Docman
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Docman

Houston, TX | Established. Jan 01, 2004 | INDIE

Houston, TX | INDIE
Established on Jan, 2004
Solo Hip Hop Neo Soul

Calendar

This band hasn't logged any future gigs

Jul
29
Docman @ The West End Lounge

New York, New York, United States

New York, New York, United States

Jul
22
Docman @ Warehouse Live

Houston, Texas, United States

Houston, Texas, United States

Jun
22
Docman @ Warehouse Live

Houston, Texas, United States

Houston, Texas, United States

Music

Press


"Regardless Of A Projects Success, Docman Still Pushes Forward"

Check out the interview with Docman exclusively on Skilly Magazine Online.

Skilly: Where did this all start? Tell us about your journey in the entertainment business.
Docman: This all starting in 4th grade (2004). My older cousin used to freestyle a lot in my old neighborhood, Queensbridge to be exact. I wanted to do everything he did. His original gig was the typical drug dealer, but he had the passion for music. He was killed in 2004 outside of a club called The Tunnel. Ever since the night of his murder I wanted to take the only thing I felt was true to his name and personify it. So I started rapping.

In 2007 I moved to Houston, Texas and met up with Empier Entertainment, a group of guys that have been down with me since the beginning of tackling this music industry. I’ve always been in the music, but I started taking it serious once I met my team.

So far the things I’ve done in the music industry, to me, feel like I’m in the right direction. I’ve been on tour twice and dropped an EP that has gained the attention of some notable people in the industry.

What would be your biggest piece of advice for the young kids out there trying to do what you do?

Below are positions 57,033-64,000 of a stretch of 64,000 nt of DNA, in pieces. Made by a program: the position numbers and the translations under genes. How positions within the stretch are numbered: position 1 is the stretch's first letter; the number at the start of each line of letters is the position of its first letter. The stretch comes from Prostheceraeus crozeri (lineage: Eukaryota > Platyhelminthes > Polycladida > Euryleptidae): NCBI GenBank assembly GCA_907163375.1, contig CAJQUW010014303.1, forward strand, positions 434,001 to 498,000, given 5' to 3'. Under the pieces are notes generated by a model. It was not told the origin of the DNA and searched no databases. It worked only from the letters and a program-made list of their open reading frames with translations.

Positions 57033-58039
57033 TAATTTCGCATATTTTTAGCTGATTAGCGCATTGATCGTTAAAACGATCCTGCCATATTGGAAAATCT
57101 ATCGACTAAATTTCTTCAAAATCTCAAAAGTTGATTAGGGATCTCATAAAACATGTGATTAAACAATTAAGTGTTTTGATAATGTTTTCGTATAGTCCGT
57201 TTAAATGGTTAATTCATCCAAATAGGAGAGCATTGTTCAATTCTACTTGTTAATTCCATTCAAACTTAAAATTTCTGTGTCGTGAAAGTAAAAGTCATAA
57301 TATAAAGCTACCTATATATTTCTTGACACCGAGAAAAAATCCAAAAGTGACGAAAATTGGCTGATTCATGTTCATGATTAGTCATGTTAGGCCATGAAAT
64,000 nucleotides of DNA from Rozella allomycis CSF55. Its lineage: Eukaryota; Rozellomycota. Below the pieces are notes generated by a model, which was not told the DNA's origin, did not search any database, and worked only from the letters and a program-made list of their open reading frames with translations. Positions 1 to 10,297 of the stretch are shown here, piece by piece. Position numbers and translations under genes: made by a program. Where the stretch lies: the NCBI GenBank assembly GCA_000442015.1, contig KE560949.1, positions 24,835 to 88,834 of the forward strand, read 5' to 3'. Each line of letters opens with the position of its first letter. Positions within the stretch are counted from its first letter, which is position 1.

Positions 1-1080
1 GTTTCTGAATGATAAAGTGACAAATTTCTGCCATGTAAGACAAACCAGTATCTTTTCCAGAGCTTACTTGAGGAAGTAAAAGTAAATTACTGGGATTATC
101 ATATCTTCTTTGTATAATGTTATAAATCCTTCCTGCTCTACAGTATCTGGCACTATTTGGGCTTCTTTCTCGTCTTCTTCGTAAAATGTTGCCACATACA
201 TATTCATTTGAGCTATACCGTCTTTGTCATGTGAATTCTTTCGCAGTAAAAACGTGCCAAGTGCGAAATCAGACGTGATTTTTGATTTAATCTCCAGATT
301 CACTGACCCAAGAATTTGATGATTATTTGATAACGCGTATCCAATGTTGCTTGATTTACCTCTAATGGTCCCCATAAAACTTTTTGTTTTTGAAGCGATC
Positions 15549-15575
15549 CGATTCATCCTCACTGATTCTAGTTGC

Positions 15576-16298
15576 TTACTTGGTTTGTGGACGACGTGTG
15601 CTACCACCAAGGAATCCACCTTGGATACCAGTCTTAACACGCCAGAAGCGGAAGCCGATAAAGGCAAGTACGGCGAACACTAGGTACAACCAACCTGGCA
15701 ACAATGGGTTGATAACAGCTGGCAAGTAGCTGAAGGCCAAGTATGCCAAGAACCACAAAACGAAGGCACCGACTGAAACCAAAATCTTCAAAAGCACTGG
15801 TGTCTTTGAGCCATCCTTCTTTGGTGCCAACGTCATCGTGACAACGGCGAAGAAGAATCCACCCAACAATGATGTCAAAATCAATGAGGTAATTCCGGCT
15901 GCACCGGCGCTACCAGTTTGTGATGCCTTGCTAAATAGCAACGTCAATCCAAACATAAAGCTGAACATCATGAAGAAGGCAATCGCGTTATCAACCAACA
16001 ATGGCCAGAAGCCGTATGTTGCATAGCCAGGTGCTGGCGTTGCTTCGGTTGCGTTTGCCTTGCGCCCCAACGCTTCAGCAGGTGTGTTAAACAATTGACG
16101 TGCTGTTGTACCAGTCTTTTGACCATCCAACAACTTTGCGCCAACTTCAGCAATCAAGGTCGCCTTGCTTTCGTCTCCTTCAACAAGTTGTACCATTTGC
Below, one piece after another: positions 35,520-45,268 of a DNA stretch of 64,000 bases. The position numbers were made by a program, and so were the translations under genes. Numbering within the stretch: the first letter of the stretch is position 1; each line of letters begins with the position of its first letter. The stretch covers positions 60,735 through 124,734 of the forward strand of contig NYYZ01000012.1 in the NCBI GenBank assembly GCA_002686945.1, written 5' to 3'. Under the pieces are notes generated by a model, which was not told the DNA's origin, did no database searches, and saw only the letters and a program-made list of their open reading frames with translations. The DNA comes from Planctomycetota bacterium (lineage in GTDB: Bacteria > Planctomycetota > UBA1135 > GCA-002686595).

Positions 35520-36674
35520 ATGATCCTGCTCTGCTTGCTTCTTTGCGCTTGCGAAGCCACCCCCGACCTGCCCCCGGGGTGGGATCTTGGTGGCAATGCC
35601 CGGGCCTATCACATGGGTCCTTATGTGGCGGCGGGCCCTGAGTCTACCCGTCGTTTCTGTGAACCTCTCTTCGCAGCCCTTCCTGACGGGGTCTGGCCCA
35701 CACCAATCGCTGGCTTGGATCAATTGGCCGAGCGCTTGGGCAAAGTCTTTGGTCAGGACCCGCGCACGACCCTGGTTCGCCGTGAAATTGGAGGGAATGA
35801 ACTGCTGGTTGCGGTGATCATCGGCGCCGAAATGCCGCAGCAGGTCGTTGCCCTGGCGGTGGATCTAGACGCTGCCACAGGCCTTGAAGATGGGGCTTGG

My biggest advice for the people trying to do what I do is to not let anybody stop you from doing it. Get a budget and let nothing take away from that budget. Create relationships with the right people.

What are some of the hardest challenges and tasks in your position?
I’m CEO of Empier Entertainment. It is an independent record label of six artists. Being in that position is stressful because I’m the head of the success as well as the failure. The one thing that eats me up the most is when something flops it is my fault, but when something succeeds it is all credited to the artist. That is kind of how it plays out when you are a no-name brand label.

If I had to pick a particular challenge in my position I would say making my artists hot and at the same time making me hot. It is like I’m doing two jobs at once.

We all know the entertainment business is very tough, but what do you find is the best way to promote and advertise your music?
I say there are two ways to promote your music. One, have a co-sign by someone of influence. It doesn’t matter how good the song may or may not be; a co-sign from someone like a Drake is instant status. Two, a thing I like to call “the reinforcement.” This is where you blast social media with ads of your music, not regular spam post, ads. Then after like a month, shift all gears to physical face-to-face promotion.

Tell us about your city. How are the artists and the fans?